Hospital purchase points the way for health service

9 Aug 01
The National Health Service found a short cut to improvement this week with its first purchase of a ready-made private sector hospital since 1948.

10 August 2001

An announcement that the Department of Health would keep an open mind about further acquisitions suggested that this avenue could run alongside the more root-and-branch route to reform.

The DoH bought the Heart Hospital for the University College London Hospitals NHS Trust for £27.5m on August 7. A department spokesman said it would 'not rule out' further purchases, although NHS sources said a widespread buy-out of private facilities was unlikely.

Robert Naylor, UCLH's chief executive, said: 'By buying this superbly equipped and staffed hospital, we will have a world-class service in a matter of weeks rather than years.'

The 95-bed hospital, which had been sold off as surplus by the NHS in the past, will become the trust's cardiac department next month. The 162 staff will transfer to the NHS under their current pay and conditions until their contracts expire.

Naylor said the new unit would more than double the trust's cardiac care capacity. Waiting lists would shorten because heart operations would rise from 750 to 1,600 a year.

A trust spokeswoman confirmed that its £422m redevelopment, which is being carried out under the Private Finance Initiative, would not be affected by the purchase. Indeed, it will free 76 beds for use by orthopaedic and urology patients.

Former Tory Cabinet minister Sir Richard Needham, chairman of the Heart Hospital, said building a similar unit from scratch would have cost millions of pounds more. 'This is the best private cardiac facility in Europe and it matches anywhere else in the world,' he said.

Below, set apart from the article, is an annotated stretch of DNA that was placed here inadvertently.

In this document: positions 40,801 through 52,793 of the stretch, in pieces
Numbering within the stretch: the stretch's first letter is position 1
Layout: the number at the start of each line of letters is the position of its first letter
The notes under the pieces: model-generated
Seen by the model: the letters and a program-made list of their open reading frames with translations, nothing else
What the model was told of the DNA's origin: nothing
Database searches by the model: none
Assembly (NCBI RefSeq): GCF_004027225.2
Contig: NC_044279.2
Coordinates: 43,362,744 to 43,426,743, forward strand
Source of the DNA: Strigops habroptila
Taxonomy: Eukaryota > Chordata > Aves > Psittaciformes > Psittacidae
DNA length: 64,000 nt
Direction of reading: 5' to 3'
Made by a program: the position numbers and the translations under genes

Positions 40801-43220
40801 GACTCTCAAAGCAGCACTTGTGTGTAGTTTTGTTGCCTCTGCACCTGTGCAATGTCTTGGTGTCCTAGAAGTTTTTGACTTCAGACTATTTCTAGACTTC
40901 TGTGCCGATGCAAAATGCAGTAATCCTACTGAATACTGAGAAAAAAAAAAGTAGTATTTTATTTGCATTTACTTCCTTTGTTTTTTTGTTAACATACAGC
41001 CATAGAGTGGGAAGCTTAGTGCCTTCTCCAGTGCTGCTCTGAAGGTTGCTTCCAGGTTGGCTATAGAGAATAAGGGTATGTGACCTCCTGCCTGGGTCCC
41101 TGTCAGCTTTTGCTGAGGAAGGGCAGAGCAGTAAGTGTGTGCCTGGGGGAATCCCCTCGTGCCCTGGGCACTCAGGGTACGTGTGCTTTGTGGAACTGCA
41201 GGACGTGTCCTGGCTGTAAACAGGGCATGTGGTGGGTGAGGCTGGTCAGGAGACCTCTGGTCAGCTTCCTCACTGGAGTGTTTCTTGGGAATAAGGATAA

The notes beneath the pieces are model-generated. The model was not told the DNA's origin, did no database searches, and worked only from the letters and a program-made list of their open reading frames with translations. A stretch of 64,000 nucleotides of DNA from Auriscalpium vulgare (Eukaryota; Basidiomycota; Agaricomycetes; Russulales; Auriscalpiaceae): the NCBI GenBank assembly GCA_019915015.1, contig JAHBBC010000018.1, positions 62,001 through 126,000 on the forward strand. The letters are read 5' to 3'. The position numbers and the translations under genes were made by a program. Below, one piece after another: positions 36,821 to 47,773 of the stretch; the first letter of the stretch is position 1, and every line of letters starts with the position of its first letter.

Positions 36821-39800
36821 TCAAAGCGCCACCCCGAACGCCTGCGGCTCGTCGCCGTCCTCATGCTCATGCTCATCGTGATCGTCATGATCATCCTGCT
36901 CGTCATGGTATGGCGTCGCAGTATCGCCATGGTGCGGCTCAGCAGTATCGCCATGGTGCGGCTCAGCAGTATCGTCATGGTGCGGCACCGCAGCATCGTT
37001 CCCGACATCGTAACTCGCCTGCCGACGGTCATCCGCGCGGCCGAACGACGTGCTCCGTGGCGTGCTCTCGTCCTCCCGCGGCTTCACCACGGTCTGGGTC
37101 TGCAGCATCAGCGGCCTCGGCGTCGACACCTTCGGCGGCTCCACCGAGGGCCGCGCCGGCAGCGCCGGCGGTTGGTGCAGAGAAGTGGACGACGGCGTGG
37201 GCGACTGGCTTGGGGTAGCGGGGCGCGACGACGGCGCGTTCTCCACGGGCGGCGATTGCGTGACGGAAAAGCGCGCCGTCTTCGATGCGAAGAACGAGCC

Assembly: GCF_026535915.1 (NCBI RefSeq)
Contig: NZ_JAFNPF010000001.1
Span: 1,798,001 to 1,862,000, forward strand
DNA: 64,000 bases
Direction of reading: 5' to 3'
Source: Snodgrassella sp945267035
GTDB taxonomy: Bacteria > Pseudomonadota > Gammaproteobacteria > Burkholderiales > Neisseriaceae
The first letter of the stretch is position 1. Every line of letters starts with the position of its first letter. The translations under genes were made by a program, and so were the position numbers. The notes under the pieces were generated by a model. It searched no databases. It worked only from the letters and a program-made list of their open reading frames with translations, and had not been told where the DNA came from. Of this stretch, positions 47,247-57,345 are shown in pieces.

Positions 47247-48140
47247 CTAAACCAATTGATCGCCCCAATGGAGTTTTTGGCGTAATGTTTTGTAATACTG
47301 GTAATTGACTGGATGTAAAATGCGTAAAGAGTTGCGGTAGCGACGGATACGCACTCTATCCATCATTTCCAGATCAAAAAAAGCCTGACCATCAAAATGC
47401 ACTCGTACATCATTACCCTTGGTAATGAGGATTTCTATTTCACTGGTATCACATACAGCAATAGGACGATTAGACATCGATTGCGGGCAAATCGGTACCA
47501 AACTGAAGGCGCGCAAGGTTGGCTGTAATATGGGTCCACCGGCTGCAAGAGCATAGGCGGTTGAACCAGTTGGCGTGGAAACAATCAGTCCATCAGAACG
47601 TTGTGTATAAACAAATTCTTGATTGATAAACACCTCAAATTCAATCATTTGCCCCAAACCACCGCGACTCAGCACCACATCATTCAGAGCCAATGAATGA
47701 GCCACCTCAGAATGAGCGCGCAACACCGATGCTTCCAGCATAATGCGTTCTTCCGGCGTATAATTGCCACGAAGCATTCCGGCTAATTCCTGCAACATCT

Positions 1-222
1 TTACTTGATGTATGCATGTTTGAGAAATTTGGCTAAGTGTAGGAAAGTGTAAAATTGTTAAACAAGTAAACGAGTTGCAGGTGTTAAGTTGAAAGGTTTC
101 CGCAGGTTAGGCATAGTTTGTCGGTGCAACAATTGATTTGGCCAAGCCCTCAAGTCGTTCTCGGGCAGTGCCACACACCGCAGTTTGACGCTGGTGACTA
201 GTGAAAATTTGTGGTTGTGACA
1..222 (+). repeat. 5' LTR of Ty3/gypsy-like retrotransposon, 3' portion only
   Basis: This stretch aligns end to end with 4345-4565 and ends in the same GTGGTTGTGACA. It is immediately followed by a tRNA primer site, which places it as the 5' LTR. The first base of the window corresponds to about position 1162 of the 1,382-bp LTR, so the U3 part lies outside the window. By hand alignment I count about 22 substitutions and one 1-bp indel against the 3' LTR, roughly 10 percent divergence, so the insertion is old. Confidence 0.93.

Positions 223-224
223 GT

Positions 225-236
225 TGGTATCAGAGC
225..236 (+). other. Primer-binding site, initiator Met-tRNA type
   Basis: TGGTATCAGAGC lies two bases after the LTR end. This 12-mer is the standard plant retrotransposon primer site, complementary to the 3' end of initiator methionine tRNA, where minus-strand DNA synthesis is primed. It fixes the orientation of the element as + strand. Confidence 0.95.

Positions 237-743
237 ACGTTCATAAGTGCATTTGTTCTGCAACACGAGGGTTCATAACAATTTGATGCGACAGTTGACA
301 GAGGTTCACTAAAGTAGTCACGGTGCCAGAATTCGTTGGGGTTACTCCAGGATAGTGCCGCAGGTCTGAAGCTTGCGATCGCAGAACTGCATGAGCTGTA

Unison gave the purchase qualified support. 'Any initiative that brings extra capacity into the NHS has to be welcomed but we have reservations about the value for money the deal represents and any ring-fencing deals for private patients,' a spokeswoman said.

'We have heard a lot of talk from the government about the need to bring private sector expertise into the NHS but this is a clear example where the private sector is not offering a panacea for the NHS.'

The Department of Health said it expected the number of private operations at the hospital to fall from the present figure of 600 a year, although it would continue to accept paying patients. The trust confirmed that the income from these operations would go to the NHS.


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